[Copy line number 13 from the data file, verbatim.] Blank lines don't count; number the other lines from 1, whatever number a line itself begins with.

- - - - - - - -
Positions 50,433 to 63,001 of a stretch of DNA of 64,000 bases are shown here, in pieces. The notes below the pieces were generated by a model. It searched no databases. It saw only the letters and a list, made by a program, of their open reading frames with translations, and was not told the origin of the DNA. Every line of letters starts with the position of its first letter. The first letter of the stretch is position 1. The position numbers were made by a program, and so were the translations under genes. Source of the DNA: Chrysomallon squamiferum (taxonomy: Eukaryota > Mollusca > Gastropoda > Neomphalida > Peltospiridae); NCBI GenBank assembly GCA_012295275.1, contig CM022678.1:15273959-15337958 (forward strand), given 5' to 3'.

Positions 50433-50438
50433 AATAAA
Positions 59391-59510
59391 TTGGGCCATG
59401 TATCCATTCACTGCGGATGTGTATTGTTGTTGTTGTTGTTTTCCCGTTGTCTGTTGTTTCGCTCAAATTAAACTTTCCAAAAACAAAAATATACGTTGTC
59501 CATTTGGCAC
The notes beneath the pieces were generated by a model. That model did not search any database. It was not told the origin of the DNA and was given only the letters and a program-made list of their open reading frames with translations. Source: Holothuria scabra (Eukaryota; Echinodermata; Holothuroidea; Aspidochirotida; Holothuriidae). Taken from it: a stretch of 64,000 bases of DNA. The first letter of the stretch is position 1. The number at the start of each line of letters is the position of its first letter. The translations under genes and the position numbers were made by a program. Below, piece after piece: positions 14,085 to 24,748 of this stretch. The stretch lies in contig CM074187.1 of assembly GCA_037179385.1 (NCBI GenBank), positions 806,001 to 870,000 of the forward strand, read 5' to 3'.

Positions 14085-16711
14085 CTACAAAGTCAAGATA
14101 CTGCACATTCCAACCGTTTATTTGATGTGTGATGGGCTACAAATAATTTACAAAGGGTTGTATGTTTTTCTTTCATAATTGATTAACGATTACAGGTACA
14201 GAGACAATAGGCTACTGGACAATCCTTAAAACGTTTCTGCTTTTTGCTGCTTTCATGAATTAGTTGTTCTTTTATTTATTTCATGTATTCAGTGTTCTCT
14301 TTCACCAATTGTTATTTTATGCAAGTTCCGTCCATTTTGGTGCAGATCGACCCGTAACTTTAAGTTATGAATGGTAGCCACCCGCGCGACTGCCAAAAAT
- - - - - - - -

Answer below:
14301 TTCACCAATTGTTATTTTATGCAAGTTCCGTCCATTTTGGTGCAGATCGACCCGTAACTTTAAGTTATGAATGGTAGCCACCCGCGCGACTGCCAAAAAT